If he never does anything remotely like it again – and he may do plenty – Chris Woakes will remember his first international forever. In on a hat-trick, England suddenly reeling, the packed crowd baying for Pommie blood and he proceeds to hook the quickest bowler on the planet for six, score three off the final two balls and ensure that England are home by a measly wicket and have set a new record for the most consecutive wins in Twenty20.
So how was that for the 21-year-old greenhorn from the Midlands? "The adrenalin was running and it was like any other cricket match," he said. "I know there was a bit more on it but I just tried to be in the same zone as if I was playing for Warwickshire."
It was not like any other cricket match at all, of course. It was England against Australia, the Twenty20 world champions against their oldest enemy seeking desperately to regain a scintilla of self-respect and sensing the opportunity to do so. But what Woakes did so wonderfully was treat it as though it was any other old game.
The sheer nervelessness, the calmness in the face of Australia's barrage, was extraordinary. "You can learn it, but it is a natural thing for me," he said. "It is the way I've been brought up by my family. They have been a big influence on me and that is the way they have brought me up which helps."
He did not put a foot wrong and when he stood tall and smashed Shaun Tait into the far distant stands it was an example of putting feet and his entire other bodily parts right. It was then that you sensed England, who had messed things up a bit in their pursuit of 158 to win their eighth consecutive T20 game, could prevail.
Tait, who was bowling in excess of 90mph for most of his four overs, was not amused. But Woakes merely retained his composure, showing neither excitement nor pleasure, similar to the manner in which he reflected on his memorable debut yesterday. He even managed to plan for the bouncer which he plundered so ferociously. "I had a feeling I might get one in that over, so I was preparing myself for it," he said. "When the ball is coming down that fast you just have to watch it and at the end of the day it's between bat and ball and I was just watching the ball out of the hand. He gave me a bit of gyp but you just have to expect that, it's Australia against England and you take it with a pinch of salt. I'm sure there will be more to come as well."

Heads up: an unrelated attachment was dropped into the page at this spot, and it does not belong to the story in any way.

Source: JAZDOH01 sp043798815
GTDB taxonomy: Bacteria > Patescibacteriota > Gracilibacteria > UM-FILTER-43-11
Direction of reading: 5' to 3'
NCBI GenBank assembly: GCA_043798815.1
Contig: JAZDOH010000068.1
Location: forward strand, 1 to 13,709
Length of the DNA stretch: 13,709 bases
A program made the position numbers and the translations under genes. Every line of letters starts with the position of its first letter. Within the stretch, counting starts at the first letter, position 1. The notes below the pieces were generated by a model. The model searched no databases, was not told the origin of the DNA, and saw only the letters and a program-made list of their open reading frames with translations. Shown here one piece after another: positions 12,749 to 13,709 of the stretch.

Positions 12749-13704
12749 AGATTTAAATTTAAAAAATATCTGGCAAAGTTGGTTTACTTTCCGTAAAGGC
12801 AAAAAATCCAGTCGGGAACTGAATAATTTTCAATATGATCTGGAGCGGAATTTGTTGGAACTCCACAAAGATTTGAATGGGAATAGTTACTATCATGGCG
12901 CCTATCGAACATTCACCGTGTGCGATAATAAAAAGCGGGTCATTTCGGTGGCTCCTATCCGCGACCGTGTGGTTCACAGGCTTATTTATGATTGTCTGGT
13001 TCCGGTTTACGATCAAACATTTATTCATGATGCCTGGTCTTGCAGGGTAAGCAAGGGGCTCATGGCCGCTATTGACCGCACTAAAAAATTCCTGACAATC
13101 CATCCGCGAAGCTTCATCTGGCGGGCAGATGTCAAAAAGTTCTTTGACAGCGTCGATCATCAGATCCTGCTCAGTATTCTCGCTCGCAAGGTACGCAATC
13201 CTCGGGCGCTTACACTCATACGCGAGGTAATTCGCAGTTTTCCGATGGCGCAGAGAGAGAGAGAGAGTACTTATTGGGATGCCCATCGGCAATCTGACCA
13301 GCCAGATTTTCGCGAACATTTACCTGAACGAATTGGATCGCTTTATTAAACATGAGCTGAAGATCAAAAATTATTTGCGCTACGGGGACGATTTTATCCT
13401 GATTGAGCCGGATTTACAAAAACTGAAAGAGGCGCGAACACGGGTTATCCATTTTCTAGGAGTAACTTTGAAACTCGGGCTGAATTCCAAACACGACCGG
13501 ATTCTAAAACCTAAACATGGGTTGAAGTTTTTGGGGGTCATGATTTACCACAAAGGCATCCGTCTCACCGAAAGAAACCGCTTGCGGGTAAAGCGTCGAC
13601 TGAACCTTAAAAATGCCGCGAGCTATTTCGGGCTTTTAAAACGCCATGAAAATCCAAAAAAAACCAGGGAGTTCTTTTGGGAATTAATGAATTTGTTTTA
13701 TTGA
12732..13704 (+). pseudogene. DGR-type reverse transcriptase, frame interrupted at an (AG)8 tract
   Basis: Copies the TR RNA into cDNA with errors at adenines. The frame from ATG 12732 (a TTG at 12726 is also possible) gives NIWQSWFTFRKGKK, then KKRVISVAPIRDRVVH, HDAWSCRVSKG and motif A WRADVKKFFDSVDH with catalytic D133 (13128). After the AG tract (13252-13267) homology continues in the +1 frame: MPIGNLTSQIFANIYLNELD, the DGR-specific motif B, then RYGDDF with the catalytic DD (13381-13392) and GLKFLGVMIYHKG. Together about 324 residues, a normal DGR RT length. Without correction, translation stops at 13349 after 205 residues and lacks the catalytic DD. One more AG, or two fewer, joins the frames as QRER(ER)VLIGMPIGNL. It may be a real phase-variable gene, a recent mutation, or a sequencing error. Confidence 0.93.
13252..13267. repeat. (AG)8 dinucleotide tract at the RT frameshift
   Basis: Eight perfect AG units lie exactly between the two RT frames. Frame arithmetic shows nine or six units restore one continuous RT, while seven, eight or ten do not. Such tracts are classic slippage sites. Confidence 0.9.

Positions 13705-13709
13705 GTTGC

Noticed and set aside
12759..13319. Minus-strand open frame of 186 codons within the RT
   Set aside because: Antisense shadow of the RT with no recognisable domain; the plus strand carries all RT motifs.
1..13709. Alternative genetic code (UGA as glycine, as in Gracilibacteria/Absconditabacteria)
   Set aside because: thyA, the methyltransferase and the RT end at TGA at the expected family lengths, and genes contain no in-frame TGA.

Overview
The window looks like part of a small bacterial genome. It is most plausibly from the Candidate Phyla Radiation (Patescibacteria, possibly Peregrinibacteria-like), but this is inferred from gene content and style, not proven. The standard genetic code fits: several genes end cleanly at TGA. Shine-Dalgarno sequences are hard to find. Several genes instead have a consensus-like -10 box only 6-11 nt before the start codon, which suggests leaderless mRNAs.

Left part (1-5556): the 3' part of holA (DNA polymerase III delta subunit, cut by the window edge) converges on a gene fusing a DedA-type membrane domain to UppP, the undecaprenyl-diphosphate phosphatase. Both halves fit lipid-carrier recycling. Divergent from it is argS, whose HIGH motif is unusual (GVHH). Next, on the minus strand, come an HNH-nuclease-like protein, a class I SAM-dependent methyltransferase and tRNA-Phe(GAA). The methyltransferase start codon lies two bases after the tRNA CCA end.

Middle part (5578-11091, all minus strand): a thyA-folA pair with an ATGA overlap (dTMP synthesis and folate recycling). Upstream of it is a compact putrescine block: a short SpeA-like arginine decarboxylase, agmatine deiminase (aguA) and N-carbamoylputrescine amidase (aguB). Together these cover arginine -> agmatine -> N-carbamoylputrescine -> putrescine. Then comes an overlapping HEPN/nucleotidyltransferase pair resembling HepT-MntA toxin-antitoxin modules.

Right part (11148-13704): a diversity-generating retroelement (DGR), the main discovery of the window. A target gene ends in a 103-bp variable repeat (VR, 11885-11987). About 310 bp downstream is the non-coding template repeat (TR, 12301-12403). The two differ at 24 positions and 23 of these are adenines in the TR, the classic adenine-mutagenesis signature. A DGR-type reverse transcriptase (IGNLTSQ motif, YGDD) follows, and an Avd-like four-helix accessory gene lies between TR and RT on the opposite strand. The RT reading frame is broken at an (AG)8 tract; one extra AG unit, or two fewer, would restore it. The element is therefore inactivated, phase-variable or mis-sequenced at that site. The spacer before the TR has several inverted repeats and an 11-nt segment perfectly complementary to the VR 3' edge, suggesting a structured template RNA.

It is as a seam bowler, however, that Woakes will forge an international career, if he should forge one at all. He opened the bowling for England on Wednesday night, unexpectedly perhaps but it was a smart move for it helped to ensure he did not have time to become nervous by waiting and that Australia's opening pair had not built up a head of steam.
He responded as well as he did with his batting and if his second over betrayed apprehension he recovered well later in the innings and was rewarded with his first international wicket, that of Australia's new T20 captain, Cameron White. He bowled straight, he had control, he is another in England's currently well-stocked bowling resources. Woakes has been quietly impressive since making his debut for Warwickshire as an 18-year-old in 2007.
By the following summer he was a regular member of the side, marked out because of his accuracy and ability to learn quickly, and England have been clocking him since.
It is openly discussed in cricketing circles that for all his manifest virtues, Woakes may not be quite quick enough to trouble the best.
Warwickshire's bowling coach, Graeme Welch, knows this theory. Everybody does. "We could all do with another yard or two, couldn't we?" Welch said. "But he's put on a yard in the past year. He's got stronger. He now hits the deck hard and he swings it, he's got smarter, he's still maturing and he might get quicker. What impresses me is that he's in charge of his own game, thinking like a cricketer."
This testimony is not solitary. Ashley Giles, Warwickshire director of cricket and England selector, has said he would like to clone Woakes. Last summer was his most productive so far with 54 wickets at 21.57, which helped to keep Warwickshire in the First Division, and he also scored his second Championship century. For now, he is a bowling all-rounder rather than genuine all-round all-rounder, but Andy Flower, England's coach, saw enough of him in the Adelaide nets on Tuesday to put him at nine in England's order on debut, ahead of the more proven Graeme Swann.
Woakes might have been lost to cricket if he had not been offered a place at Warwickshire's academy at 14. Until then he was also on Walsall's books as a right-sided midfielder, but then decided to pursue cricket. "At the minute," he said, "it seems a like a decent choice."
Who is Chris Woakes?
Born 2 March 1989, Birmingham
Matches 46, Runs 1,226; Ave 27.24
100s: 2, 50s: 3; Top score 136*
Wickets 154; Ave 25.55
5 wkts 8; Best 6-43
Matches 34, Runs 133; Ave 26.60
100s: 0, 50s: 0; Top score 27*
Wickets 27; Ave 29.66
5 wkts 0; Best 4-21
Australia S R Watson, D A Warner, A J Finch, D J Hussey, C L White (capt), S P D Smith, T D Paine (wkt), S N J O'Keefe, M G Johnson, B Lee, S W Tait/J L Pattinson.
England S M Davies (wkt), I R Bell, K P Pietersen, P D Collingwood (capt), E J G Morgan, L J Wright, M H Yardy, T T Bresnan, G P Swann, A Shahzad, C R Woakes.
Umpires B Oxenford, P Reiffel.
TV Sky Sports 1, 8am-12pm.
Weather Heavy rain. Max Temp: 24C.Reuse content